• Has my pup been digging underneath the fences or gates?
  • Is there any damage to the garden perimeter?
  • Could my dog fit through that small gap in the fence?
  • Are my gates securely locked?

Repair any damage as soon as you spot it. Another good tip is to consider investing in high fences that are hard to climb over. Similarly, moving any boxes or furniture that could be used to climb down from can act as a deterrent.

If parts of your garden are out of sight from your house, consider setting up a specific area for your dog to use that is within your eye line.

Just as you would secure your property against the theft of your belongings, making sure you are regularly checking that your doors and windows are secure when you leave the house, and closing any curtains or blinds in the evening are good ways to secure your home.


Top tip

Do you have any dog signs outside your house? Consider taking down any dog signs that aren’t necessary. If you feel the need to display a ‘Beware of the Dog’ sign, display a generic sign, rather than stating which breed lives at your house.  


  1. Stranger danger! Who is your dog meeting?

When we’re out and about with our dogs, many of us will hear the sound of affirming compliments about lovely our pooches are. Some people might want to stroke our pet, and whether you let them is up to you. However, always be wary. If you have a bad feeling, trust it. Be cautious if someone asks to pick up your pet or is showing a lot of interest in their breed and age. These could be signs that all is not well.

Many of us will also use a dog walking service. Make sure they have dog walker’s insurance, which will cover veterinary fees, as well as theft of a dog if they should go missing.


  1. Don’t leave your dog unattended.

You may have seen a dog tied up outside a corner shop or supermarket while their owner makes a quick dash in for a pint of milk. This can be a very stressful situation for a dog. They won’t understand that you’ll be back in a minute and might be uneasy around strangers or unfamiliar noises. Plus, while outside you cannot control who is interacting with your dog, including who might approach them with an ulterior motive.

Leaving your dog outside a shop or similar can make them a target for pet theft. Without you there to protect them, they are vulnerable.


DID YOU KNOW?
Neutering your dog has a wide range of benefits, including reducing the risks of breast cancer in females and testicular tumours in males. It also removes the urge for a dog to breed, reducing their desire to go astray in search of a mate. This can help prevent dogs from getting lost and going missing, and therefore, reduce the risk of them being stolen.

  1. Sharing on social media?

Getting a new dog is an exciting time, and something we all want to share! However, be careful when posting pictures of your new dog on social media. Take the time to consider your privacy settings. Do you want these pictures to be public? Or would you prefer to only share them with your friends and family? Think about turning off your location on any pictures you do post.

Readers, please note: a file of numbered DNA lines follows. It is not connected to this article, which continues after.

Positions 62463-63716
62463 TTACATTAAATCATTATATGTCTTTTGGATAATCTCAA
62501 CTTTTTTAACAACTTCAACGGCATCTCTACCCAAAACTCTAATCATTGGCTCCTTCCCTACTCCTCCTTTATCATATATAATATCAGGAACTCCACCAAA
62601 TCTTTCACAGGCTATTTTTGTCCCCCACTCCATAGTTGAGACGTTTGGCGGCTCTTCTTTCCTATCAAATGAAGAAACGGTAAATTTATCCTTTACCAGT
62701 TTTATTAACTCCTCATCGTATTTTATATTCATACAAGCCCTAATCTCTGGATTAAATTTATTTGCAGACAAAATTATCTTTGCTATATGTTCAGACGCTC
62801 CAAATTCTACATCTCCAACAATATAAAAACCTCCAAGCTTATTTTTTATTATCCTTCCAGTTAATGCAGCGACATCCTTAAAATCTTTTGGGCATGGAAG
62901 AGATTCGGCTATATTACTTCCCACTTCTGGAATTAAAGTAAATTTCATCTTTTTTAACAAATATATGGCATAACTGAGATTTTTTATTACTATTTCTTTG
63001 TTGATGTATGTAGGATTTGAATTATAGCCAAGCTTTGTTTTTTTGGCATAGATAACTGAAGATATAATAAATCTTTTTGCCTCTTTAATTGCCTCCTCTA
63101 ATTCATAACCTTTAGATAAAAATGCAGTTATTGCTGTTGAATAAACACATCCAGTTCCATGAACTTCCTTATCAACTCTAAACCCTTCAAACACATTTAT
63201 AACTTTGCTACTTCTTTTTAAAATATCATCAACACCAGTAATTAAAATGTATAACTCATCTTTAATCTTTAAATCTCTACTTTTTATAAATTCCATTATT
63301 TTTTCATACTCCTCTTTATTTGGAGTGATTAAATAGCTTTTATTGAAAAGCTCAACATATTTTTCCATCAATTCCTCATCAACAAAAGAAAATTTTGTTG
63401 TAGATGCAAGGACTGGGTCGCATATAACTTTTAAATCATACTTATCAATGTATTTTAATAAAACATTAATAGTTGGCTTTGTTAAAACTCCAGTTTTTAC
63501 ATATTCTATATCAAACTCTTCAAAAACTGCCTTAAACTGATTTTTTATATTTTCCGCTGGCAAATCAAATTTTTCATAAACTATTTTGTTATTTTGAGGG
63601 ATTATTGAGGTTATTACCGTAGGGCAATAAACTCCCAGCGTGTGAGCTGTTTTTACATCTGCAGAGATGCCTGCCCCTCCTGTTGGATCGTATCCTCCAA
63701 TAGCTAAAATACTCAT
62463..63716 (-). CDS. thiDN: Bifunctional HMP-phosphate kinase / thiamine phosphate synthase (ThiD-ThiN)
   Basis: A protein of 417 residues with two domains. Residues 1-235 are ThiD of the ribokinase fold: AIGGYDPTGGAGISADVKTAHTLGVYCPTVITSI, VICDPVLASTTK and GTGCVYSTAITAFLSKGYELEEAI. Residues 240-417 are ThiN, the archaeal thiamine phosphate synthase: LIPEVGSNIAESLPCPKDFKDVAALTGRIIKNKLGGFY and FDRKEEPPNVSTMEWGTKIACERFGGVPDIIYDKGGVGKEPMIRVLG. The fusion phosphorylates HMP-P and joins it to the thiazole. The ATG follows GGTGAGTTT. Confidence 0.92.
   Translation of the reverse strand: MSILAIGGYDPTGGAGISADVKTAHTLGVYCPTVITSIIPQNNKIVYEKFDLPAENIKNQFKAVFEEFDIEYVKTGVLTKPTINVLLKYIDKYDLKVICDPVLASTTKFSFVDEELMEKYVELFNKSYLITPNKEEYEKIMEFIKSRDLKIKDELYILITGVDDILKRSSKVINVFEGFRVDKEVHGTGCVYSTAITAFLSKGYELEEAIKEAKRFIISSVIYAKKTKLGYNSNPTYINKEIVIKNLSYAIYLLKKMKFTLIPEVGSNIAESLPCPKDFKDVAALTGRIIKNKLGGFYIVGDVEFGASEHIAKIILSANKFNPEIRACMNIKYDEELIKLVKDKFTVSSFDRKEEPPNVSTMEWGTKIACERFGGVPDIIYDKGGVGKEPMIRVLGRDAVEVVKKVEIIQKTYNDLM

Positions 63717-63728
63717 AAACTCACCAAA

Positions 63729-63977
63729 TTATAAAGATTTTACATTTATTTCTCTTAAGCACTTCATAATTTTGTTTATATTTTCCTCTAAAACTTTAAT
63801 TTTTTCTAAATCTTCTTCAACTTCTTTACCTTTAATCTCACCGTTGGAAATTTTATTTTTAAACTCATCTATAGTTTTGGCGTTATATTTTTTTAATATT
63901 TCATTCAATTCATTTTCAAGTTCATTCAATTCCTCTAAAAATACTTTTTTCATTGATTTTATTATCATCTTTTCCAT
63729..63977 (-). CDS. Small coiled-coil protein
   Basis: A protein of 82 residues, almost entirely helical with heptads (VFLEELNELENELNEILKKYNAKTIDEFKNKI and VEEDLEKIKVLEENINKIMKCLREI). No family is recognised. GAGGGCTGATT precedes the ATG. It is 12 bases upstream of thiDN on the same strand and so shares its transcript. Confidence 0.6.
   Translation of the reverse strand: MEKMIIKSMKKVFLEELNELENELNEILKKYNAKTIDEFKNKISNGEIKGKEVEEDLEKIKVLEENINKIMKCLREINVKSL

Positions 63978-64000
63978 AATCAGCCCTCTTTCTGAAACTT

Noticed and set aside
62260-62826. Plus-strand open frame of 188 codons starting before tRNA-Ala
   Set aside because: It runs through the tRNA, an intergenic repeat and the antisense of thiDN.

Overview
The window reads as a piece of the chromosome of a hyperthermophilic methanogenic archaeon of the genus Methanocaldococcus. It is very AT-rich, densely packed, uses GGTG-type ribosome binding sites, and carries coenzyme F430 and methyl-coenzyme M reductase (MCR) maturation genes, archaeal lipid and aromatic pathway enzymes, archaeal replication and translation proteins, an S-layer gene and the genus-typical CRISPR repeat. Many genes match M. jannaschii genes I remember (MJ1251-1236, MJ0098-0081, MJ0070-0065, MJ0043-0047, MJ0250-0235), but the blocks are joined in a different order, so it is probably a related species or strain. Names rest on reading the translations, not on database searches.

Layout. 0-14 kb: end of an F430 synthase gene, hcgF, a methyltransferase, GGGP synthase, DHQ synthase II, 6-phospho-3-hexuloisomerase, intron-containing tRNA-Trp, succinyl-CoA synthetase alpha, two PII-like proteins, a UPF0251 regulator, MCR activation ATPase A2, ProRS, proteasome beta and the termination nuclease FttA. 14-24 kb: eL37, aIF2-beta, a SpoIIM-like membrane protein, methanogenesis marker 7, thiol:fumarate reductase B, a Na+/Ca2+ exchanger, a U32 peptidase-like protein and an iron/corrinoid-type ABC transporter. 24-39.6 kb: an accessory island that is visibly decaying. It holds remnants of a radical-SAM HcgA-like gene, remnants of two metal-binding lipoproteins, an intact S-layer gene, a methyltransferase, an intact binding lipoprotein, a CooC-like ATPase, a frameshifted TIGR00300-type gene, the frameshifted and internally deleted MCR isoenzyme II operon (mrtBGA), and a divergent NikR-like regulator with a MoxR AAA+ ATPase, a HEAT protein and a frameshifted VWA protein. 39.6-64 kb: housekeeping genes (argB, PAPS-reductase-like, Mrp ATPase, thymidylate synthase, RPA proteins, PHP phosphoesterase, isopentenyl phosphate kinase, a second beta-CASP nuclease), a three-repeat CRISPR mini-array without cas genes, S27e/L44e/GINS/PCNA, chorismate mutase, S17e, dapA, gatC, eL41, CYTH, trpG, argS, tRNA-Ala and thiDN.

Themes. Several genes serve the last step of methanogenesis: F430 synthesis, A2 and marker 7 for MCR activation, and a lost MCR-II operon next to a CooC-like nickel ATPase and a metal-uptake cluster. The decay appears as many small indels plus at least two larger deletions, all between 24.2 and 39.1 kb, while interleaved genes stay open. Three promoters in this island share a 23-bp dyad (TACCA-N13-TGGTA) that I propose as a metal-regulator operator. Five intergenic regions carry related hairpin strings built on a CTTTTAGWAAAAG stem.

1. Do you know where your dog has come from?

Many dogs are stolen for monetary gain, and pet thieves will try to sell them on. With the increasing demand for puppies during lockdown, don’t be caught out.

When buying a puppy, it is a good idea to select a breeder from the Kennel Club Assured breeder list. This is a list of approved breeders so you can be confident that you’ll be buying a puppy from a reputable home. As well as protecting against buying stolen dogs, by ensuring you choose to buy from a trusted breeder, you will also be reducing the risks of buying from a puppy farm or buying illegally imported dogs.

If something doesn’t feel right, report it. Bringing a new dog home should be an exciting time, you don’t want to find out further down the line that your beloved pooch belongs to another family. Similarly, by knowing what to look out for, you could help reunite a dog to their very worried owners.


What to do if your dog is stolen

If the worst should happen and you are a victim of dog theft it is important to act fast.

  • Report the theft to the police and make sure to get a crime reference number.
  • Report it to your local dog warden via the government website.
  • Spread the word! Contact your vet and local rescue centres to inform them that your dog is missing.
  • Use the power of social media. There are lots of community groups on social media sites like Facebook, plus specialist groups aimed at reuniting missing pets with their owners. Post recent pictures on these groups and ask people to share them to their timelines.
  • If you see your dog on a resale website, inform the police immediately.

The Dogs Trust have lots of helpful advice on how to utilise social media and what to do if your dog is taken.


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Sources: pfma.org.uk/, gov.uk/, dogstrust.org.uk/, legislation.gov.uk/, woodgreen.org.uk/, thekennelclub.org.uk/